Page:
Homer Alaska - Business

Story last updated at 6:50 PM on Wednesday, May 23, 2012

Anchorage restaurant battles Seattle for first fish of season



By Rachel D'oro
The Associated Press


 

Michael Dinnene

Chef Al Levinsohn gets a sniff of one of the the season's first Copper River King Salmon Friday, May 18, 2012 at his Anchorage, Alaska restaurant. The 30-pound king, along with a seven-pound sockeye were flown from the fishing grounds of Cordova, Alaska where they were caught the night before. "When you can't smell anything, you know it's fresh", Levinsohn said. AP Photo / Michael Dinneen

ANCHORAGE — An Anchorage seafood restaurant heralded its grand opening Friday by mimicking Alaska Airlines' splashy salmon show in Seattle.

The Seattle-based airline makes a big production each year of delivering the first-of-the-season Copper River king salmon from Alaska to Seattle for preparation by top chefs, who got their celebrated bounty earlier Friday.

Hours later, an Anchorage-based seafood processor delivered a 30-pound king and a seven-pound sockeye salmon with much fanfare to The Bridge Seafood Restaurant, which was set for its grand opening later in the day.

"The Copper River's first king of the year," proclaimed delivery van driver Billy Green, vice president of production for Copper River Seafoods, as he presented a large box before restaurant owners Patrick Hoogerhyde and Al Levinson, who are both chefs.

Out came the prized catch from the shaved ice as cameras clicked all around in front of the downtown area restaurant, which sits on an old bridge over an urban salmon stream.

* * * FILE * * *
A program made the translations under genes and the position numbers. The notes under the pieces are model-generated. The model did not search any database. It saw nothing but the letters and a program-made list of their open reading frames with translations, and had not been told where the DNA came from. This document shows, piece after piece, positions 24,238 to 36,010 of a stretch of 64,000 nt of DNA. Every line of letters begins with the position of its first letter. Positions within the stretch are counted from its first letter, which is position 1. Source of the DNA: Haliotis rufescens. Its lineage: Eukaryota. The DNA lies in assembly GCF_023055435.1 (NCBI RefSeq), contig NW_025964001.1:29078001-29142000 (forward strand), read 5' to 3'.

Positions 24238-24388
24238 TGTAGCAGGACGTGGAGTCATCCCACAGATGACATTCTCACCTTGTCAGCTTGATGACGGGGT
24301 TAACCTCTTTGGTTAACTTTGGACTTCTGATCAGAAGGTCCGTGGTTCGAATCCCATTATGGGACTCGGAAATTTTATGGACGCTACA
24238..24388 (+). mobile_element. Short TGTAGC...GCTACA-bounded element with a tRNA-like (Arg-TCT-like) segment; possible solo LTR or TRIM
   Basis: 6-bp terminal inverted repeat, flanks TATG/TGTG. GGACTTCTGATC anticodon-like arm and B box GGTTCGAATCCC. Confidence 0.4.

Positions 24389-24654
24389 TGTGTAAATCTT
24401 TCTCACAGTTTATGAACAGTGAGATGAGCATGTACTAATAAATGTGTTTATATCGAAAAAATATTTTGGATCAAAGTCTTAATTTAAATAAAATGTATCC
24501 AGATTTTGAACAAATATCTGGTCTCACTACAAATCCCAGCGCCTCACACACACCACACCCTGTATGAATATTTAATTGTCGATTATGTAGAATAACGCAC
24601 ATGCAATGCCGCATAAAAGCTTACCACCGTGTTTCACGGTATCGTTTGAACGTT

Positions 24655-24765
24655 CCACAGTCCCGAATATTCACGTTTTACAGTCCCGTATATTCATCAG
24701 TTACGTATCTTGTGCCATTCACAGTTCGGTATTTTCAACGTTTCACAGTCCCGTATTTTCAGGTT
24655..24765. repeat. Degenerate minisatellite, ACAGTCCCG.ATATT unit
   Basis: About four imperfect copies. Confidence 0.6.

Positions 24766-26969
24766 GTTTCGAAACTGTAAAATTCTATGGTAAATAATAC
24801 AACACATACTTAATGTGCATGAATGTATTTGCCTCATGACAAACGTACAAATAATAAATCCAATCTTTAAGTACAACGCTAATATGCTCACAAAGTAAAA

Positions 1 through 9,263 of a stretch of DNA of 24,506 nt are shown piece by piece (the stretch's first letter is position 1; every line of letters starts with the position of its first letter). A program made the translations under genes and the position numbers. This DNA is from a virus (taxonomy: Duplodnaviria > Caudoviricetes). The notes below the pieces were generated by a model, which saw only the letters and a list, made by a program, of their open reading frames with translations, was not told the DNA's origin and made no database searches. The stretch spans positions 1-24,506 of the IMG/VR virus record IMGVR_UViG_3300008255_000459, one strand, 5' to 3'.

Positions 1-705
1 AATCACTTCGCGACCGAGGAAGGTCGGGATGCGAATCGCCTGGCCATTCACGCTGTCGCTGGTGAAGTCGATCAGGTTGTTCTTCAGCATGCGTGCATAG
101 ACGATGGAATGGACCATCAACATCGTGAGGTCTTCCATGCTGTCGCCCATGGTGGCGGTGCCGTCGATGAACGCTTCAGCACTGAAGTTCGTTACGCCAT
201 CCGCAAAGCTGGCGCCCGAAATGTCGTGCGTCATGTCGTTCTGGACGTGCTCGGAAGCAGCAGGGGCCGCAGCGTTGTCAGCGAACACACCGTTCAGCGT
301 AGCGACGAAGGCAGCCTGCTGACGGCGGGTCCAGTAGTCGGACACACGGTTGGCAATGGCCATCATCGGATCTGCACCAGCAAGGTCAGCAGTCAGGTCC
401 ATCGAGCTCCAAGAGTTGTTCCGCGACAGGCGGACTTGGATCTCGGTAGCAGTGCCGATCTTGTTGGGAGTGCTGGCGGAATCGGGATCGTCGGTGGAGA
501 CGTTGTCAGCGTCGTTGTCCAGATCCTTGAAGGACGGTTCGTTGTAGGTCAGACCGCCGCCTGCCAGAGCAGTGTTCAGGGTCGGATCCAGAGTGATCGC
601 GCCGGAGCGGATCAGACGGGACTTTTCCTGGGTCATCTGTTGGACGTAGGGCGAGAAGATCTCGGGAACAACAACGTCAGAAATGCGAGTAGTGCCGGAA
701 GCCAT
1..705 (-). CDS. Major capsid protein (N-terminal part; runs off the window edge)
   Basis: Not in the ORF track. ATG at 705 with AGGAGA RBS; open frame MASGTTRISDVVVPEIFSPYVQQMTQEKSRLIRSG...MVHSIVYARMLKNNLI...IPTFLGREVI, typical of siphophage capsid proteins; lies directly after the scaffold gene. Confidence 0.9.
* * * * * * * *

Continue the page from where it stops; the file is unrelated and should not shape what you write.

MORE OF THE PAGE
Hoogerhyde held the king up.

"Gorgeous," he said. "Gorgeous, my friend."

The flashy delivery was a re-enactment of sorts of the famous king toss at Pike's Market in Seattle.

Hoogerhyde was quick to admit feeling a bit of rivalry with Seattle for first fish.

"The thing is, it's our fish, OK?" he said as he waited for the salmon to arrive. "I'm an Alaskan. That's the way it is. And for Seattle to get the first one, yeah, that's a little pinch now and then."

After bringing the salmon inside the restaurant, Hoogerhyde said the fish would be cut up into nice steaks and fillets.

Hoogerhyde then asked if anyone knew if the fish had first reached Seattle. Someone said yes.

"Oh, those (bleeps)!" he said.

Even as chefs compete for first fish, wild salmon lovers everywhere will be heartened to know the Copper River fishing season opened late Thursday near Cordova.

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